• Today I learned that there are many more homeless in the area than I thought. I’ve also never thought about someone being homeless but having a job. I met someone who had been working a steady job for 2 years but remains homeless to this day.
  • My favorite part of the day was running into a formerly homeless man we had served at the first CRE, who now has a job and place to live.
  • My favorite interaction of the day was with a young mother of five. I walked over to her as she approached with her stroller and 5 kids in tow. She was incredibly polite and grateful, and her kids were darling. After further conversation, I found out that she was living in a motel with her children because she had come out of a domestic violence situation. She was so happy, though, because she was able to find help and had a prospect for housing by the end of the day. It broke my heart to hear her story, but I felt so happy that she was able to find help.
  • I heard one gentleman tell a co-worker of mine that he felt like a million bucks. Feet washed, new clothes, manicure and haircut and a great meal! He was so appreciative of these things it really made you stop and think what is important. It was a very eye-opening, sad and happy day!
  • Indeed.

    Patrick Kelley

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    On Monday night I took part in a very interesting volunteer experience that involved running around downtown in the dark and asking complete strangers if they had shelter for the night. Everyone I met. Whether they looked homeless or not! (What does a homeless person look like? Are you sure? Because I’m not.)

    The event partnered organizers from the City of Seattle, United Way of King County, and the Committee to End Homelessness with the University of Washington to find out more about the needs of homeless people, by going out and, um, asking. The city is trying to find out how they can improve the ways they’re spending money on services, and hear specifics from people not in shelters that night (thus the late start.)

    I would like to state, for the record, that this sort of thing is way outside my comfort zone. The system was pretty straightforward though, and once I attended the training I felt better about it, especially upon learning that other cities have done similar things without incident. We were in small teams with a team leader and a tiered system of support. I was with a friend, we all had cell phones and check-in procedures, we had a very specific set of questions to stick to. We had a small reward for those willing to answer questions. And respect for the subjects of our study was of the highest priority.

    We canvassed an area from Cornish College of the Arts to Olive along Westlake downtown, a surprisingly odd collection of buildings including fancy new condos and a Whole Foods, the aforementioned art school (and my alma mater, incidentally), FareStart, a couple of hotels, the Library for the Blind, the Oceanaire restaurant, the Greyhound station, some serious construction, more than one shop specifically dedicated to fancy lighting, the Seattle Police Department and the U.S. courthouse. Plenty of doorways to sleep in. We did not bother sleeping people, and we weren’t there to count, although I will say that the huddled forms numbered more than the fingers on my hand.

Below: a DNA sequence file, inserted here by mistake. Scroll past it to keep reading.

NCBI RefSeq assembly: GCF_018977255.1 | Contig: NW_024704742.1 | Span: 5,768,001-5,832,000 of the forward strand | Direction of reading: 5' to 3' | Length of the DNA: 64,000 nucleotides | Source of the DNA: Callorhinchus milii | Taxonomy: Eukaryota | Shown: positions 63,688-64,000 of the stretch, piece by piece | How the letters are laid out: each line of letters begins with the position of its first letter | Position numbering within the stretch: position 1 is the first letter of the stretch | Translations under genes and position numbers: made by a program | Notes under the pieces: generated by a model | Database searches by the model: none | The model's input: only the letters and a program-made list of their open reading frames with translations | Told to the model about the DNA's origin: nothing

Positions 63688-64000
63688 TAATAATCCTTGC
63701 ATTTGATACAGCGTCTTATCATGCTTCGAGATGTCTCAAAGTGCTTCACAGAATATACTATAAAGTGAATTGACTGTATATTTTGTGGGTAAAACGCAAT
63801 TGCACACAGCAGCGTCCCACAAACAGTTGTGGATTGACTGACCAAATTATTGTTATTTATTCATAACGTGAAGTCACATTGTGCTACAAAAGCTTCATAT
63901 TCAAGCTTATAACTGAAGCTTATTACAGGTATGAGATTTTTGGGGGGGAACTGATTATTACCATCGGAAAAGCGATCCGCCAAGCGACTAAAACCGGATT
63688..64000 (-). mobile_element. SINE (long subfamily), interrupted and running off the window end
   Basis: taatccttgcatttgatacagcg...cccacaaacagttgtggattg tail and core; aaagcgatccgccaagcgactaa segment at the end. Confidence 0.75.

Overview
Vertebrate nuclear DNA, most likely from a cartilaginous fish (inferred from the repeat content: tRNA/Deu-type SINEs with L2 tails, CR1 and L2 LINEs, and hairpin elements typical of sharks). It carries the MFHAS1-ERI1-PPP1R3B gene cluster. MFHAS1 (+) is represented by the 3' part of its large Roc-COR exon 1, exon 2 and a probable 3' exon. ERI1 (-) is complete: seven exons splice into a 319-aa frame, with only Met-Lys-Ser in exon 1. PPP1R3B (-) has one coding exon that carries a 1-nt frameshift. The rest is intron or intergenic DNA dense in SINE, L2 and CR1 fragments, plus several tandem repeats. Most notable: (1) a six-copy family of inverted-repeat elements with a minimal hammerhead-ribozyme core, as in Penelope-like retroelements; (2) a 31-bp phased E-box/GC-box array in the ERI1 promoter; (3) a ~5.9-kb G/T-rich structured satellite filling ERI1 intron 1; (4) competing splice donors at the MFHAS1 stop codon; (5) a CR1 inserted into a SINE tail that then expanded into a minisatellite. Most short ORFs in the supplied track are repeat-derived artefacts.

We were to approach every single person we saw, ask them if they would “be sleeping indoors tonight”, and proceed with the survey for anyone who said that they would not be. It was hard to start and we were rather timid at first, but people were so nice. I was surprised how well we were received, actually. Not everyone was willing to be bothered of course, but everyone showed more courtesy than I expected, from people being approached by a person with a clipboard in the dark. One person by the Whole Foods, headed home to a warm apartment, said “Oh yeah, I read about that” and sincerely wished us good luck. You could see that some people were taken aback by the thought that they appeared homeless to someone, but once we got a “yes” and I could tell them that we were required to ask everyone, they relaxed. That was probably the hardest part.

    It’s a good thing we really did approach everyone, because the last person I interviewed did not look homeless at all. This person had a truck to sleep in, and had been living in it for quite. This person was coherent, intelligent, upbeat… rather a joy to talk to, actually. Unfortunately here is where the things I most want to share, the personal stories, have to stay unsaid. We all signed a confidentiality agreement “to ensure that the secrecy and protection of the identity of each individual”, a sign of respect I stand behind 100%. Identifying information was not included in the survey itself, nor was the exact location of any individual.

    I can tell you that we did a few interviews, the experience was fascinating, and everyone I surveyed was polite and helpful. And no two were alike – I really look forward to viewing the results. When we think “homeless,” we don’t think about the incredible diversity – the people, the circumstances, the constitutions. We don’t really see or count the people and families who are sleeping in their cars, couch-surfing for months, or trying to make it work in a motel room. We don’t consider the idea that homeless people can have jobs and lives and look just like us.

    I strongly believe that if more people could have volunteer opportunities that enable them to interact with a homeless person, face to face, and see these people as the humans they really are, that everyone involved would benefit profoundly, and this would be a better place to live for all of us.